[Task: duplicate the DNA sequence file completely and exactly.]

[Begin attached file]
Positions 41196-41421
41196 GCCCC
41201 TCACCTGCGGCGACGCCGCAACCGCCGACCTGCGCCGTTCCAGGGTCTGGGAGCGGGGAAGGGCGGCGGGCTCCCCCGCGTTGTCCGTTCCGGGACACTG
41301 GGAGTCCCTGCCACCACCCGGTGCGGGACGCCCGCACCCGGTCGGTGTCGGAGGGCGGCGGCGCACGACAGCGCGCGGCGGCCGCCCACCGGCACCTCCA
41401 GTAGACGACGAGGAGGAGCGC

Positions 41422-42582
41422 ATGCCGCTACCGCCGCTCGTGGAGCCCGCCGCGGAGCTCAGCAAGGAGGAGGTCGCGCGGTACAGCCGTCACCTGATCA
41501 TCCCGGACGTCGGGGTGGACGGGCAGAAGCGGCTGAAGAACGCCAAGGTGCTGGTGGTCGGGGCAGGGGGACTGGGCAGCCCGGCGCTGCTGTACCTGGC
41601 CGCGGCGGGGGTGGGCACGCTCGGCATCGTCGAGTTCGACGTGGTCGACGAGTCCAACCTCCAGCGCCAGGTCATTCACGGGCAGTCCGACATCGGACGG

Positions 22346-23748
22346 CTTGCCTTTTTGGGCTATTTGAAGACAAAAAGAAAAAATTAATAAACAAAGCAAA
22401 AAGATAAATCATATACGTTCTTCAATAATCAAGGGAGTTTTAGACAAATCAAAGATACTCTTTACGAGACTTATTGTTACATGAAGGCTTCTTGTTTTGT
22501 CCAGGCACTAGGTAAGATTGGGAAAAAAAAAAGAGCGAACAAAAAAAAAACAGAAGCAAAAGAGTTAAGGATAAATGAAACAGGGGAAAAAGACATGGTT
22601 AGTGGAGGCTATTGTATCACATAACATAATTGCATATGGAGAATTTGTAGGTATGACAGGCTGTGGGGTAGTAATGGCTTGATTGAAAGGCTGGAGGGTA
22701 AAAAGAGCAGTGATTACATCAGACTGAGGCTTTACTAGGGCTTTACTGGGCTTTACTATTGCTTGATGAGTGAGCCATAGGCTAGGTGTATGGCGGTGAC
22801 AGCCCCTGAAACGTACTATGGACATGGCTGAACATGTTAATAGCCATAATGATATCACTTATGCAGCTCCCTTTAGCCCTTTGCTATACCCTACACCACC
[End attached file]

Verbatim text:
Positions 41196-41421
41196 GCCCC
41201 TCACCTGCGGCGACGCCGCAACCGCCGACCTGCGCCGTTCCAGGGTCTGGGAGCGGGGAAGGGCGGCGGGCTCCCCCGCGTTGTCCGTTCCGGGACACTG
41301 GGAGTCCCTGCCACCACCCGGTGCGGGACGCCCGCACCCGGTCGGTGTCGGAGGGCGGCGGCGCACGACAGCGCGCGGCGGCCGCCCACCGGCACCTCCA
41401 GTAGACGACGAGGAGGAGCGC

Positions 41422-42582
41422 ATGCCGCTACCGCCGCTCGTGGAGCCCGCCGCGGAGCTCAGCAAGGAGGAGGTCGCGCGGTACAGCCGTCACCTGATCA
41501 TCCCGGACGTCGGGGTGGACGGGCAGAAGCGGCTGAAGAACGCCAAGGTGCTGGTGGTCGGGGCAGGGGGACTGGGCAGCCCGGCGCTGCTGTACCTGGC
41601 CGCGGCGGGGGTGGGCACGCTCGGCATCGTCGAGTTCGACGTGGTCGACGAGTCCAACCTCCAGCGCCAGGTCATTCACGGGCAGTCCGACATCGGACGG

Positions 22346-23748
22346 CTTGCCTTTTTGGGCTATTTGAAGACAAAAAGAAAAAATTAATAAACAAAGCAAA
22401 AAGATAAATCATATACGTTCTTCAATAATCAAGGGAGTTTTAGACAAATCAAAGATACTCTTTACGAGACTTATTGTTACATGAAGGCTTCTTGTTTTGT
22501 CCAGGCACTAGGTAAGATTGGGAAAAAAAAAAGAGCGAACAAAAAAAAAACAGAAGCAAAAGAGTTAAGGATAAATGAAACAGGGGAAAAAGACATGGTT
22601 AGTGGAGGCTATTGTATCACATAACATAATTGCATATGGAGAATTTGTAGGTATGACAGGCTGTGGGGTAGTAATGGCTTGATTGAAAGGCTGGAGGGTA
22701 AAAAGAGCAGTGATTACATCAGACTGAGGCTTTACTAGGGCTTTACTGGGCTTTACTATTGCTTGATGAGTGAGCCATAGGCTAGGTGTATGGCGGTGAC
22801 AGCCCCTGAAACGTACTATGGACATGGCTGAACATGTTAATAGCCATAATGATATCACTTATGCAGCTCCCTTTAGCCCTTTGCTATACCCTACACCACC